Cache (pronounced cash) and cookies are two terms that get thrown around the internet more than those controversial celebrity videos. Seriously though, cookies and cache perform some very important tasks for users of the internet especially if you are always on the web, or do a lot of online shopping. Lets start off with cookies.

First of all, cookies are not dangerous pieces of software that steal user data.  To quote Wikipedia:

“Cookies are also subject to a number of misconceptions, mostly based on the erroneous notion that they are computer programs. In fact, cookies are simple pieces of data unable to perform any operation by themselves. In particular, they are neither spyware nor viruses, despite the detection of cookies from certain sites by many anti-spyware products.”

So now that we’ve gotten that out of the way, let’s see what cookies do.  Cookies are pieces of data that a website sends to your computer to keep track of certain user settings or preferences about the current website. Sites like Amazon.com use cookies to keep track of the items that you place in your shopping cart, that way when you check-out, your items are still there and accounted for.  Think of cookies as the settings you use in your BMW or Mercedes to maintain your steering wheel and seat positions.  They’re not so bad now are they?  Let’s move on to cache.

There are a few different kinds of  cache that get stored on your computer, but they all use the same principle of functionality.  Cache is a temporary storage area that your computer uses to hold certain pieces of data that will allow it to run faster the next time you load a webpage or launch a program.  Imagine you have to hand out 100 flyers, 1 to every person that walks through your front door.  If you had the pile of them on a desk and had to walk to that pile everytime to hand them out it would take a long time.  Now take the pile and hold it in one hand, now you can hand them out as people walk in, that’s how cache works in a simple sense.  The computer stores what it needs for each webpage and program locally either in RAM or on the HDD so it can fetch that data faster than it could re-query the webpage for the data..  Remember those terms?  If not click on either of them to re-read the definitions.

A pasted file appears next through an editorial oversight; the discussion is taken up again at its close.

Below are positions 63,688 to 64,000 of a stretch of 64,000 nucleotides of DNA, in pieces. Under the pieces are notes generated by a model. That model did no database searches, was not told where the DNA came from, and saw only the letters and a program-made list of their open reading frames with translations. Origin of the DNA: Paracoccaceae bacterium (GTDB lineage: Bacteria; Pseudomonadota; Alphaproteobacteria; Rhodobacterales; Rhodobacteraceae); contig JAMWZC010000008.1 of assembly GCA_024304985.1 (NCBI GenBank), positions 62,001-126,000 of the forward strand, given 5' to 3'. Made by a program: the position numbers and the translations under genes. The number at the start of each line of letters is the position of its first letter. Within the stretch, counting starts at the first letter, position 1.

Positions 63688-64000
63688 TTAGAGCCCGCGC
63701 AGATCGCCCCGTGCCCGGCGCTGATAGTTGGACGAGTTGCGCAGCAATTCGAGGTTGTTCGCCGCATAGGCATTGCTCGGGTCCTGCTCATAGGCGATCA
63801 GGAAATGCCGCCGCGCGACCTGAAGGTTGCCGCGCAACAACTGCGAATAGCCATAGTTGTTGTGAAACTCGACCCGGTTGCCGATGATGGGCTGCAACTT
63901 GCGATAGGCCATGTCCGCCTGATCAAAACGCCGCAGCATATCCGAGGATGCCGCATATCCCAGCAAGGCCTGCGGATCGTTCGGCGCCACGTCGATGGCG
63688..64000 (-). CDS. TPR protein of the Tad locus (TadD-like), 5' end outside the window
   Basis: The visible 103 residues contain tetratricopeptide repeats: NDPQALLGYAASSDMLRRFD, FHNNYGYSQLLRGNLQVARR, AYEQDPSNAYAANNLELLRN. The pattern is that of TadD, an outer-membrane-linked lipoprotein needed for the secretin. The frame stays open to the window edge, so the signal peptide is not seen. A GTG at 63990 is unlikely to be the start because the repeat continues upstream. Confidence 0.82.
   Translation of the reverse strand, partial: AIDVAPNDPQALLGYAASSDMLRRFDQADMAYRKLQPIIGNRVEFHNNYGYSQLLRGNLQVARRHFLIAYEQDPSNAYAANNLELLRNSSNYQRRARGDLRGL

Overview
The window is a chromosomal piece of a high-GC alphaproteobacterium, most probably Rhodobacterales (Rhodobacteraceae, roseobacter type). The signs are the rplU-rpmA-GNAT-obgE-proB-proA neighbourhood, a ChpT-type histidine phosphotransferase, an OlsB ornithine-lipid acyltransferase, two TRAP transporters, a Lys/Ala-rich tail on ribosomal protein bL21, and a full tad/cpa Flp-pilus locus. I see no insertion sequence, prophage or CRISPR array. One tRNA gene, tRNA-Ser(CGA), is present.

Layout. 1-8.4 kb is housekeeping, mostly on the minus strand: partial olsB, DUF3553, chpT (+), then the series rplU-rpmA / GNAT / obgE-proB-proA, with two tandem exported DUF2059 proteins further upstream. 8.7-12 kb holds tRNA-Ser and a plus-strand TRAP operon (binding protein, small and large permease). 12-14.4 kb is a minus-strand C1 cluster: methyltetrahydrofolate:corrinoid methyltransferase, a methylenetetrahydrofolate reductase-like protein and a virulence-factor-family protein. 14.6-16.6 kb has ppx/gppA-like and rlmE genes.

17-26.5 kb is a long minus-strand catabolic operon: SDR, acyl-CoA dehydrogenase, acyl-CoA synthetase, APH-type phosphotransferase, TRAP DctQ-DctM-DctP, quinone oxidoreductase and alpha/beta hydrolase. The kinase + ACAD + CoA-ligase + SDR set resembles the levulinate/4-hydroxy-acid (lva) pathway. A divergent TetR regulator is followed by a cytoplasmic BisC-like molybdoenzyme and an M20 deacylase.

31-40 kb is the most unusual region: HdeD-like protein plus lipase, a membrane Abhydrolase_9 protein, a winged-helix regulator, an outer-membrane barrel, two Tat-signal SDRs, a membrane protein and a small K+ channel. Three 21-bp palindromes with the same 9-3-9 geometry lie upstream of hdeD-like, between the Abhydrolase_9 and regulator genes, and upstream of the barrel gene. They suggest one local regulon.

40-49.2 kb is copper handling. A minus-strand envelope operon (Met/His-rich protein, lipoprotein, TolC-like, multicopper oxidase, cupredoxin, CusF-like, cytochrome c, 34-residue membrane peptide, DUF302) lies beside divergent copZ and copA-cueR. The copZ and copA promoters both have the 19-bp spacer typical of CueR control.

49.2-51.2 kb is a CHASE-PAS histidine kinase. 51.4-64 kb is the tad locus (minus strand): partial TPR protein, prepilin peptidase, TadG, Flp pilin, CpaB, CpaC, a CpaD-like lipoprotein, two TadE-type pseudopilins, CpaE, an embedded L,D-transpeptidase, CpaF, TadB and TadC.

That’s the basic definition of cache and cookies so hopefully you have a little bit of a better understanding of these terms.  As always you can leave comments or feedback and let me know if you want to know more or if something wasn’t quite clear enough.